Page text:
Global warming poses a real threat to cities but planners in the Danish capital are taking visionary steps to ensure its resilience – and success – as far ahead as 2100. The city approved a plan for carbon neutrality, while a 10-person team focuses on how the city will adapt to a changing climate.
Tackling climate change: Copenhagen’s sustainable city design
By Elisabeth Braw, Published in the Guardian UK
Visualize the world in 2050: convex streets that collect water from superstorms and pocket parks that absorb heat and can be turned into reservoirs. Welcome to Copenhagen, where planners are preparing the city for the effects of climate change several generations from now.
“We’ve looked at how climate change will affect Copenhagen in the long-term future”, says Lykke Leonardsen. “For Copenhagen, the most serious effect of climate change will be increased precipitation, so we’ve developed a plan that addresses how to catch all the rainwater in the city.” Leonardsen, a city planner, belongs to the 10-person team working solely on long-term climate change adaptation, planning ahead to the year 2100.
By 2025, Copenhagen will be the first capital city in the world to become carbon neutral. To reach this ambitious goal, the city council has adopted a comprehensive and targeted carbon reduction master plan that aims to take the city’s CO2 consumption from its current level of around 2.5 million tons to under 1.2 million tons in less than two decades. The CPH Climate Plan 2025 pays considerable attention to reducing building emissions, which are responsible for 75 percent of the city’s CO2 emissions. — City Climate Leadership Awards
Like any city located by the sea, Copenhagen will face particular danger as sea levels rise and superstorms hit coastal areas with greater frequency. “In adapting to climate change, cities can choose either grey or green infrastructure,” says professor Stuart Gaffin, a research scientist at the Center for Climate Systems Research at Columbia University, who also advises the New York City government on climate change adaptation. “Grey infrastructure means building walls and barriers. In New York’s case, we’d lose Long Island if we went for the grey option. The green option, which has growing support, includes green roofs, green streets that will capture storm water, and pavements that allow water to percolate through.”
That’s the option Copenhagen has chosen. Leonardsen’s team envisions lowering the level of a local lake, thereby freeing space around its shores. This space will then be turned into a park, with playgrounds and running paths. When a superstorm hits, the lake and its surrounding park will be used for water storage.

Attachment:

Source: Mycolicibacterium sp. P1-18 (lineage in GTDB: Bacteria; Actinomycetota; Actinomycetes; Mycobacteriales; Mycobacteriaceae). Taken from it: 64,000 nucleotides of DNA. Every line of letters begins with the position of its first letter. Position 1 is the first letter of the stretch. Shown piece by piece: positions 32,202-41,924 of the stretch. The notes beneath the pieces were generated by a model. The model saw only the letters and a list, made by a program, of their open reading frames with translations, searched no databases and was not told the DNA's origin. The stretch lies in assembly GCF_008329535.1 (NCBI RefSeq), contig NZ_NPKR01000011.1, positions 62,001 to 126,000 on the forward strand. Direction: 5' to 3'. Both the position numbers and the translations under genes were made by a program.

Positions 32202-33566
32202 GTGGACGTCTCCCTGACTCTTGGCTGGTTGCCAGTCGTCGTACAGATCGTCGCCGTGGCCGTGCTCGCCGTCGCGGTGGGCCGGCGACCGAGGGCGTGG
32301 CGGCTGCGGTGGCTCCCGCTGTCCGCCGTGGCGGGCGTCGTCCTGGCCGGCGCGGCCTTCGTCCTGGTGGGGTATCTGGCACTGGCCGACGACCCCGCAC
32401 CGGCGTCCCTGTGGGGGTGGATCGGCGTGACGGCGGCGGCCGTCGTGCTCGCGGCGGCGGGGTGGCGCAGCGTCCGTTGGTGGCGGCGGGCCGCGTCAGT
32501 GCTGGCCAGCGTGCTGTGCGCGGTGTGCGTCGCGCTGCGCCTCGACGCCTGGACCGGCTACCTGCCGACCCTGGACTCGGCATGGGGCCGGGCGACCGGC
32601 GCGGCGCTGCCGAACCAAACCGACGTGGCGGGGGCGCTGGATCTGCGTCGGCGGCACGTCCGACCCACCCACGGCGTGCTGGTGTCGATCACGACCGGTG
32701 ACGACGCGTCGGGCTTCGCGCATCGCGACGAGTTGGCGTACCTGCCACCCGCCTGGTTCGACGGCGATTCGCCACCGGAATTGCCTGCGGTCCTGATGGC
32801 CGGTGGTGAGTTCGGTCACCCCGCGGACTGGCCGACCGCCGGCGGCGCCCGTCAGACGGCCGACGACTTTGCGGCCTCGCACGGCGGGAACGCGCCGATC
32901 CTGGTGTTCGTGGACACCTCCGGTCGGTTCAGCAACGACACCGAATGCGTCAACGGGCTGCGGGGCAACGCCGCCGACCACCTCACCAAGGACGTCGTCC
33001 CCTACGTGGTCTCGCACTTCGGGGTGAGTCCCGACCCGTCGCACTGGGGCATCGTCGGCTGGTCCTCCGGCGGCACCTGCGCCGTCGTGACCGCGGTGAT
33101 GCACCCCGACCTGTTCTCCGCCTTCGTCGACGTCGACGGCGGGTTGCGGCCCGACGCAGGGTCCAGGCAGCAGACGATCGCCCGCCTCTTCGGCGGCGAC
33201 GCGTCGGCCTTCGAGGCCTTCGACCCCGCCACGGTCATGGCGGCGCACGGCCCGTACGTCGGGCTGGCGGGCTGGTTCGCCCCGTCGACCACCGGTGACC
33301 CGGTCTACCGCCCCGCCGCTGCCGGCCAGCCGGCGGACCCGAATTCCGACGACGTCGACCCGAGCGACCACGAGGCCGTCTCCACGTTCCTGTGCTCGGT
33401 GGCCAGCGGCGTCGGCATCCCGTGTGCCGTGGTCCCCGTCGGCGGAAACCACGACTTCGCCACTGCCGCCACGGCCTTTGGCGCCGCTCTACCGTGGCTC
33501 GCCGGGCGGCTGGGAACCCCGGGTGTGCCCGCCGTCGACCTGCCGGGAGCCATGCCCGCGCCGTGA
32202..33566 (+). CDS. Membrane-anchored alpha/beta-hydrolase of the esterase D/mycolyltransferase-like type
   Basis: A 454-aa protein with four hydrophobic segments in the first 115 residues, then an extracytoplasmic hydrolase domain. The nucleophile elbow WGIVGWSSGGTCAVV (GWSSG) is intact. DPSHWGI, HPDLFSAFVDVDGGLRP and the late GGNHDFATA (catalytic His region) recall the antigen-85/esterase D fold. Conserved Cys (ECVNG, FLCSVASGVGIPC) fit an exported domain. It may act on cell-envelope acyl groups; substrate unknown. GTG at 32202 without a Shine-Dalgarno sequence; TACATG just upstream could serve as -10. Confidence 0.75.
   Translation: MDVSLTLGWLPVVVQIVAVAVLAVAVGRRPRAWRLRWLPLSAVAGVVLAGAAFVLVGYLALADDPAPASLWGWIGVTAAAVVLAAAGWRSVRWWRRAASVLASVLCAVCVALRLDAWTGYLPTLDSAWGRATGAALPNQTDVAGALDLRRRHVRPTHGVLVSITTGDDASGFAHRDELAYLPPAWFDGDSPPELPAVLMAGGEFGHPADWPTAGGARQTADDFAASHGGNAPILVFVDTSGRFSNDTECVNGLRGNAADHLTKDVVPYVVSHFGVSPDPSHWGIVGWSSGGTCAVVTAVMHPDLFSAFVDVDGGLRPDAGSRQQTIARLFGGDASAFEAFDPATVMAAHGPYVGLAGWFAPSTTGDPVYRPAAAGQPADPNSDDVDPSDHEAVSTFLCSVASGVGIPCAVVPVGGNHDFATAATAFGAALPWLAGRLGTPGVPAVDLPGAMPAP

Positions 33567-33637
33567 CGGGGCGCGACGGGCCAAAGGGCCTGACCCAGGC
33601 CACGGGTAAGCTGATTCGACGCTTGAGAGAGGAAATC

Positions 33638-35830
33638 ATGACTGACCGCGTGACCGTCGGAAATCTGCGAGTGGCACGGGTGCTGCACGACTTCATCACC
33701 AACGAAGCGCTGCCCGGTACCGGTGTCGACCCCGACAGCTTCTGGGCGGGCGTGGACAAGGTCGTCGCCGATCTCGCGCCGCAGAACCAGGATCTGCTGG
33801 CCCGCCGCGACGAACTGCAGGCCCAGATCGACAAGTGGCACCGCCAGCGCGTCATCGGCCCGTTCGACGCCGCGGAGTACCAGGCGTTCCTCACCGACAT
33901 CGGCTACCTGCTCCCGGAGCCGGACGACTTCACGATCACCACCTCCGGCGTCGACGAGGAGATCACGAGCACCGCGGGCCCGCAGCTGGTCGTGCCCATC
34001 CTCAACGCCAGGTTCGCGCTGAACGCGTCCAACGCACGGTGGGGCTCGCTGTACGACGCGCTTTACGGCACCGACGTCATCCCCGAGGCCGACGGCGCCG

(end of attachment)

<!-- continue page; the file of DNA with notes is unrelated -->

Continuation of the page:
And those convex streets? They are main thoroughfares designed by Copenhagen’s city planners to capture water from storms and flooding and direct it to the harbour. Copenhagen in 2050 will also feature smaller streets with plenty of trees, which will slow anticipated flooding “so not everything comes bursting into the cloudburst boulevards at the same time”, Leonardsen explains. Pocket parks will absorb heat and can be turned into water storage during weather emergencies. In addition to storms, flooding and rising sea levels, heatwaves are the most dramatic scenario facing cities as climate change worsens.
If all goes according to plan, Copenhagen’s sustainable climate change adaptation plan – which recently won the Index Design Award – will be completed by 2033. To be sure, Danish city planners operate in an enviable setup, where politicians and local residents alike support sustainable climate change adaptation and are willing to commit the funds required.
Brian Vad Mathiesen, an associate professor of development and planning at Aalborg University, says: “The difference between Copenhagen and other major cities is that they’re very concrete in the short term and also look at what they need to do for the very, very long-term future.
“But in Denmark, sustainable city planning is not a niche; it’s just what we do. And you have to remember that sustainability is not just about the environment. It’s also about creating local jobs.”
Copenhageners, in other words, have realized that doing the right thing for the environment brings jobs – and higher living standards – to the city. “Both from a financial and a sustainability perspective, it makes sense to do as much as possible as early as possible,” says Mathiesen. “If you don’t build things like pocket parks, you’ll have problems with flooding. We can’t live with flooding that brings the city to a halt for several days each time.”
Other cities are embarking on similar plans. Mayor Michael Bloomberg of New York this year presented a record $19.5bn climate change adaptation plan, with 250 specific projects reaching into the 2050s. Toronto, Rotterdam and Boston, too, have advanced plans with solutions from floating pavilions to terraced levees. Some 20% of the world’s cities now have climate change adaptation plans in place. “While governments are mired in negotiations, cities are leaping forward,” observes Gaffin. “City populations recognize the threats from climate change.”
But while pocket parks and cloudburst boulevards sound charming, green infrastructure remains experimental. It’s uncertain how effective percolating pavements will be, for example, and the trees in green streets face daily threats from cars. Besides, nobody really knows what the world will look like in 2050, let alone 2100.
But as far as Copenhageners are concerned, sustainable city design is the only answer to climate change. Morten Jastrup, a senior analyst at Sustainia, a Copenhagen-based think tank, says: “These measures will contribute to a higher quality of life in Copenhagen. We have to consider what will constitute a successful city in the future, because we need highly qualified people to come and work here.”
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